During [the] period, there was a lot of blaming of former slaves for their conditions and health, and even Andrew Johnson embraced a racist view of their plight.

Right. His policy is returning power and authority to former Confederates and giving land back to them. That has a disastrous effect for the freed people. His policy is also aimed at getting blacks to return to the plantation South as agricultural workers. He might have a particular attitude, but I’m less interested in his attitude and more interested in the ways his policies led to the development of a labor force and how that abrupt and chaotic organization of a labor force accelerates the spread of disease.


The archival work on this project must have been extremely challenging and time-consuming.

Jim Downs:  It was. This project took more than ten years. I had to think about not having presentist notions about the intersection of race and medicine that came to a head in the early twentieth century, such as the discourses about black inferiority and eugenics. All of these discourses are twentieth-century phenomena for which there are copious records that detail what doctors thought.

In the nineteenth century doctors rarely articulate the relationship between race and medicine, and it seems as if they share a common set of beliefs that do not need to be articulated. It's only when those ideas are challenged that they get articulated. In the research, I had to compile any references I could find to help. I started at the National Archives, but most of the doctor’s letters didn’t provide much of a clue.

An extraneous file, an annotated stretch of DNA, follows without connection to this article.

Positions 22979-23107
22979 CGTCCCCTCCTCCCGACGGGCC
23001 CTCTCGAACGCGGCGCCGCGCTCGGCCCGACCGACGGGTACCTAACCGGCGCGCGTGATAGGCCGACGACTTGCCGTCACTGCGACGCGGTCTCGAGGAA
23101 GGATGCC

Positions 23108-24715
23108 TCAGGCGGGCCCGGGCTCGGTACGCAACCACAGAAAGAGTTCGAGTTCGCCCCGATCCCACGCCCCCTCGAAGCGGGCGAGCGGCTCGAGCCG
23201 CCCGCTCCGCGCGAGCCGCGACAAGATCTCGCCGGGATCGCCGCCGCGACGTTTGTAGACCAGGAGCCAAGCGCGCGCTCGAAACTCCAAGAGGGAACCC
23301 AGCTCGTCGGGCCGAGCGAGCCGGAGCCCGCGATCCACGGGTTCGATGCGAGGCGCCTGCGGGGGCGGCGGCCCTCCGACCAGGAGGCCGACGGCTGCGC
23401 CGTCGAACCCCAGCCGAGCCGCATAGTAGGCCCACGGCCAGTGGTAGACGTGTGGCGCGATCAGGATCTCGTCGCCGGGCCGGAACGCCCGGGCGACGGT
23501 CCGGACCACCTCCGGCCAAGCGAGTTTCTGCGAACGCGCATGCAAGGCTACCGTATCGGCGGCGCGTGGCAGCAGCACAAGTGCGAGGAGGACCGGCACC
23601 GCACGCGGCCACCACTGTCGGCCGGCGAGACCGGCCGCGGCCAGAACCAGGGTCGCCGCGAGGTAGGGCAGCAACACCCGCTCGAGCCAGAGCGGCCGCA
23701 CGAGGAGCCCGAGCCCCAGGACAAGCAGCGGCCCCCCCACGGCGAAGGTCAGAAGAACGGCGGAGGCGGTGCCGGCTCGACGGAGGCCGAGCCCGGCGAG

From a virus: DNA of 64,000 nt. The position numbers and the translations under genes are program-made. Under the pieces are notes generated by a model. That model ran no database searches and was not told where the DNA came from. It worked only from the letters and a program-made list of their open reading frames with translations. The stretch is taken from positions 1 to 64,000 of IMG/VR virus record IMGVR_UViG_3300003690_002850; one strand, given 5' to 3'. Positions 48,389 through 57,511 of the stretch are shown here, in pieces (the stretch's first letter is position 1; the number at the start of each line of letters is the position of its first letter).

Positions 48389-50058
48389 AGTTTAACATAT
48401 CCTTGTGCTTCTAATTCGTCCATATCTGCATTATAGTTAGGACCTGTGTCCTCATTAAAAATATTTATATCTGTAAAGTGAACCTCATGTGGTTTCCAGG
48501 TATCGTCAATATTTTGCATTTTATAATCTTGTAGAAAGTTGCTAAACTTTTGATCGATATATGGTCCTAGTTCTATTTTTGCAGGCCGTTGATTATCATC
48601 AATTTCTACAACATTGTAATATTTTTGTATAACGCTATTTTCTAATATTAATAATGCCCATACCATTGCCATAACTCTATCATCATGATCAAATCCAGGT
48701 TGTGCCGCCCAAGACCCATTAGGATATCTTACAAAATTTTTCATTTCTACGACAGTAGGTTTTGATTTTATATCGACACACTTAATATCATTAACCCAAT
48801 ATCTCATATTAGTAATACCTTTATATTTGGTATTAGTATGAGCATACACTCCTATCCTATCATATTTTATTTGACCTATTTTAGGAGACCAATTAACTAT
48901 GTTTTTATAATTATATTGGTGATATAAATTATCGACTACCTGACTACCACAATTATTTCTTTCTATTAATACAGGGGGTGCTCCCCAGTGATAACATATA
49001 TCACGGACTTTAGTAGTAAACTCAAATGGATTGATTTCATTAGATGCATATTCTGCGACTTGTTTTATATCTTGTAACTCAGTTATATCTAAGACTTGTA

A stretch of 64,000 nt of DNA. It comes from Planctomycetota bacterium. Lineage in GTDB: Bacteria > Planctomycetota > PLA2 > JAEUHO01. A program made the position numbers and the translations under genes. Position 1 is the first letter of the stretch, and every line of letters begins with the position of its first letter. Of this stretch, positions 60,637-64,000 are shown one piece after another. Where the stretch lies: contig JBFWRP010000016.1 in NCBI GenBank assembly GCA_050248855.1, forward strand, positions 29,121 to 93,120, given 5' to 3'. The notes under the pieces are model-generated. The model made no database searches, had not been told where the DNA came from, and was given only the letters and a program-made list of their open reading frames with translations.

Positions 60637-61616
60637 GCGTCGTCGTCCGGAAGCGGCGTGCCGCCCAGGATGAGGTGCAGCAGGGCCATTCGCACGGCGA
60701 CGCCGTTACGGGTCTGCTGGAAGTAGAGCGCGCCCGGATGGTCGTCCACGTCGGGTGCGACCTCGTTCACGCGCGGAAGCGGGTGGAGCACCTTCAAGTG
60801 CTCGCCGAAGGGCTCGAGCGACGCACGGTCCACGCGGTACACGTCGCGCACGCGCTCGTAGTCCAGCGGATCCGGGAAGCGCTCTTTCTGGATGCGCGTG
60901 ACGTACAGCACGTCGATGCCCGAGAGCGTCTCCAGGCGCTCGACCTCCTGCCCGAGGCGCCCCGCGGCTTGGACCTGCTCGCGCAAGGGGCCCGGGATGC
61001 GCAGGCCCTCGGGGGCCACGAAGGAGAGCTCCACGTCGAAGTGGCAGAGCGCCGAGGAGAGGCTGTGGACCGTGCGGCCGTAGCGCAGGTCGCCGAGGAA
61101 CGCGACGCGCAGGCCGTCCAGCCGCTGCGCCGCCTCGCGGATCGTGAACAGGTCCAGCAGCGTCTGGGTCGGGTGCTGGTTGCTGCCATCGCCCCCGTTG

Where I ended up finding a lot of great detail was when I left the National Archives and I went to local historical societies in the North -- places that sent former abolitionists to the South to serve as teachers. But when these teachers arrived they realized they couldn’t set up schools, and they instead had to respond to the sick and suffering freed slaves. That gave me information about where disease was in the South, and that’s when I started honing in on the Sea Islands and Alexandria, Virginia. With that in mind, I could go back to statistical charts or areas where the Freedman’s Bureau was, and I could go to Alexandria and the Sea Islands, and I could contextualize the record in a richer way.